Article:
Got a letter from IRS last week with a 5 page double sided
questionaire asking me to describe my job for a former
employer

Called a Section 7206 Summons

Checked with my accountant and called up my former boss

Is a fishing exposition to see if 1099 I worked on is
legitamate or owe back payroll taxes

Sent it back in - blank...........


33 posted on 07/04/2014 7:32:08 AM PDT by njslim (T)
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To: njslim

Tell them that your previous forms were in your computer but the hard disk crashed and the disk has been recycled.


34 posted on 07/04/2014 7:35:13 AM PDT by SeekAndFind
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To: beef
Our tax system is an economic Berlin wall, designed to punish Americans who dare to attempt an escape. How are we any better than the east bloc was?

And please note the silence of the Republican Party (save for Rand Paul) on this issue. They apparently approve of the concept that a citizen and his future earnings are state property.

35 posted on 07/04/2014 7:37:37 AM PDT by Mr. Jeeves ([CTRL-GALT-DELETE])
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To: SeekAndFind

Computer crashed in January 2013 had to buy new one

See it does work.......


36 posted on 07/04/2014 7:39:34 AM PDT by njslim (T)
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To: Mr. Jeeves
“And please note the silence of the Republican Party (save for Rand Paul) on this issue.”

This sort of demonization serves the left’s lust for power and money. Unfortunately, they are able to co opt misguided feeling of patriotism from many on the right. Including many on this forum.

37 posted on 07/04/2014 8:18:12 AM PDT by beef (Who Killed Kennewick Man?)
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To: beef

I believe we have the lucky distinction of being the only cpuntry in the worldto file taxes no matter where we are. Next time I leave the country I am landing in Tijuana, changing my name to Gomez and sneaking back in.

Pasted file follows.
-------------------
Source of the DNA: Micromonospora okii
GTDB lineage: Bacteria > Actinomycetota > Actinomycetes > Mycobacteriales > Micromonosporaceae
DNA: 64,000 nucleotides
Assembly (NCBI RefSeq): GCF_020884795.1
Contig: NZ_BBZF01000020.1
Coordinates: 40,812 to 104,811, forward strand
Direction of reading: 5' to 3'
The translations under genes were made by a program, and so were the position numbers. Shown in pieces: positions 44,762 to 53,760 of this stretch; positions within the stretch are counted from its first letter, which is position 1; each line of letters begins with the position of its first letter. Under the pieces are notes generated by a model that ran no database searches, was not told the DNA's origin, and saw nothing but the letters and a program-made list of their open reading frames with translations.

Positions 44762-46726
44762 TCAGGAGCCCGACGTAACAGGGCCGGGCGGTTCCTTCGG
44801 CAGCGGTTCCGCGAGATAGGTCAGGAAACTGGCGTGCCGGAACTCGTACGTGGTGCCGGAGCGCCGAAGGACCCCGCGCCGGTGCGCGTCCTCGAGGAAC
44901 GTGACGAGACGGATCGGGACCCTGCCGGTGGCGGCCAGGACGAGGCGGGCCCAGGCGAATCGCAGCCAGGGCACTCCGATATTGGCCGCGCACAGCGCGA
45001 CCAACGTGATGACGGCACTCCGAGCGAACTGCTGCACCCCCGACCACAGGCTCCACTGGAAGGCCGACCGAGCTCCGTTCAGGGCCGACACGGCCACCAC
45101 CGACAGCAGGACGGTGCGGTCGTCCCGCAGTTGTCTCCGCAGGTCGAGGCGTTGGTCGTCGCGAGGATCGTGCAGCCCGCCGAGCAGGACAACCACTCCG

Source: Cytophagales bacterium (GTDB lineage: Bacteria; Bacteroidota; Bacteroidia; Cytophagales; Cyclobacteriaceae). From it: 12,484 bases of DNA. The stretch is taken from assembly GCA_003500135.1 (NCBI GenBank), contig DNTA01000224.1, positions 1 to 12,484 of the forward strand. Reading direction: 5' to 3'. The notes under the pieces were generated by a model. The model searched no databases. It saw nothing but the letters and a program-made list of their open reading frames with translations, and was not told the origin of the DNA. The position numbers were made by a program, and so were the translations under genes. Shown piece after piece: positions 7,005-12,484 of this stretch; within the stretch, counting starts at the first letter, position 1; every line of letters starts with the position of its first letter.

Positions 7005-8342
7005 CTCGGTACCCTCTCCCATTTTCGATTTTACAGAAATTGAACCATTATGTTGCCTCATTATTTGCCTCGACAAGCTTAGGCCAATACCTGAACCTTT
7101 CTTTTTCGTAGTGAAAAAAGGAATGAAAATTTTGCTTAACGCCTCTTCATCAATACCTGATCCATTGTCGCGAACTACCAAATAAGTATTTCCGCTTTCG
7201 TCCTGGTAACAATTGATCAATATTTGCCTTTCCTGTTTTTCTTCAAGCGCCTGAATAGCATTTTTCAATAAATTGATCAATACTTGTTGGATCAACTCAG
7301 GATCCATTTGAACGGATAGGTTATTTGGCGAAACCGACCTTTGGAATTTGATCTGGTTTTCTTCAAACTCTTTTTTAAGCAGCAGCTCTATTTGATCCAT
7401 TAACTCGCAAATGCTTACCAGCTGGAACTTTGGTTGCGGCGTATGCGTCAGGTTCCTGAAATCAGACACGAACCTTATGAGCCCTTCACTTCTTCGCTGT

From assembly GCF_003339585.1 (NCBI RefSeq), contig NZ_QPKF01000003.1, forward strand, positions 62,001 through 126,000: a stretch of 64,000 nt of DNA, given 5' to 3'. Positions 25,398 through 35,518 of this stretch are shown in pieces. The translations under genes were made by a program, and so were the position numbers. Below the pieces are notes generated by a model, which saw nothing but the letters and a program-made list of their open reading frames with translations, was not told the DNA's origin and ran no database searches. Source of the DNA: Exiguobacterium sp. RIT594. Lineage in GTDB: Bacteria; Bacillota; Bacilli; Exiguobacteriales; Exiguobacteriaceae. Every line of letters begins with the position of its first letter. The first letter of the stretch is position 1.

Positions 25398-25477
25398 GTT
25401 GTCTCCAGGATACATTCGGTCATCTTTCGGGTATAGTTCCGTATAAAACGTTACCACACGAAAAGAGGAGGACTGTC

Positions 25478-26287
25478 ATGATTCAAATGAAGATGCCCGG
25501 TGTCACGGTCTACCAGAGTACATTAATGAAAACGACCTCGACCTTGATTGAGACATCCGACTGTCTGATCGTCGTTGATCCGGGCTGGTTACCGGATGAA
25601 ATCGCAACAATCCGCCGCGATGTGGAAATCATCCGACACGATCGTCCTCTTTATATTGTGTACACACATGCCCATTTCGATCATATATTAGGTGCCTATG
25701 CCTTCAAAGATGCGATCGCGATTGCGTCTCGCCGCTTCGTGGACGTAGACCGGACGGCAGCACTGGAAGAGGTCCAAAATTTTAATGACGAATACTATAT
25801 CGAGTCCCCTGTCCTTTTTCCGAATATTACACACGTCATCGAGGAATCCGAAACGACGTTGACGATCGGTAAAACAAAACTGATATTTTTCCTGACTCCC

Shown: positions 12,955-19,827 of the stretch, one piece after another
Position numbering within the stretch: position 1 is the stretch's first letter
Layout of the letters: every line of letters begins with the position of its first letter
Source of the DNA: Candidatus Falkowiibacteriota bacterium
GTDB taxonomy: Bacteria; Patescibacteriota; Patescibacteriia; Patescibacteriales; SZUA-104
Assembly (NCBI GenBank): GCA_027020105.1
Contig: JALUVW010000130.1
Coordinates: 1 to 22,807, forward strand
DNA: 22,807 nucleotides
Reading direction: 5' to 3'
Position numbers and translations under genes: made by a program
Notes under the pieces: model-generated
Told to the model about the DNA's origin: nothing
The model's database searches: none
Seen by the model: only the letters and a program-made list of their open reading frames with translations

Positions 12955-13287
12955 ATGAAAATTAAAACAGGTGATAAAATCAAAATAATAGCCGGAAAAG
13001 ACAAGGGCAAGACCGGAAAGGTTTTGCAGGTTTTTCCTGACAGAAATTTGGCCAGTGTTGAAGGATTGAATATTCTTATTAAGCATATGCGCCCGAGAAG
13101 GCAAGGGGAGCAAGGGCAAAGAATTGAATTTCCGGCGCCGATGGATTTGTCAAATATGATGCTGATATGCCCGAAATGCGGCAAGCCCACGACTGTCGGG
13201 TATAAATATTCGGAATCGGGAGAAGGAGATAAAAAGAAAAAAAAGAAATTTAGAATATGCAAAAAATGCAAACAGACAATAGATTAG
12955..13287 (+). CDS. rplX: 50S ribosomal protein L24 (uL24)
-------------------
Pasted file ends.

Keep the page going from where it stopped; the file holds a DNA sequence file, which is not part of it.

38 posted on 07/04/2014 9:16:23 AM PDT by Organic Panic
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To: beef

If they don’t want to be demonized, they had better start acting like Americans instead of K-Street puppets. FATCA wouldn’t have gone into effect without Republican indifference, if not outright support.


39 posted on 07/04/2014 10:09:58 AM PDT by Mr. Jeeves ([CTRL-GALT-DELETE])
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To: Alberta's Child
I believe that's exactly how the U.S. tax code works right now. You get taxed in the country where you earned your income, but you still have to file a U.S. tax return. You get a credit on your U.S. tax return for the taxes you paid in the foreign country, so you only pay the difference (if any) between what is owed to the IRS and what you've already paid in the other tax jurisdiction.

I don't think that's what SeekAndFind meant.

In a territorial system, there would be no "pay the difference". I would only pay US taxes for income earned in the US. If I work the year in Germany, I only pay German taxes, and zero US taxes, and while I might be required to file a US return, I would only need to list as gross income what I earned in the US (zero).

40 posted on 07/04/2014 10:15:01 AM PDT by PapaBear3625 (You don't notice it's a police state until the police come for you.)
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To: RBroadfoot
From Bloomberg article: Under Fatca, U.S. banks and other companies making certain cross-border payments -- such as interest and dividends -- to foreign financial institutions must withhold a 30 percent tax if the recipient isn’t providing information about its U.S. account holders.

I would imagine that there might be small local banks overseas which would be glad to accept accounts from US expats, and in exchange would be happy to not be part of the cross border payment system. Anybody wanting to wire money from a US bank would have to wire it to an account at a participating bank down the street, withdraw the cash, and walk it down the street.

41 posted on 07/04/2014 10:23:16 AM PDT by PapaBear3625 (You don't notice it's a police state until the police come for you.)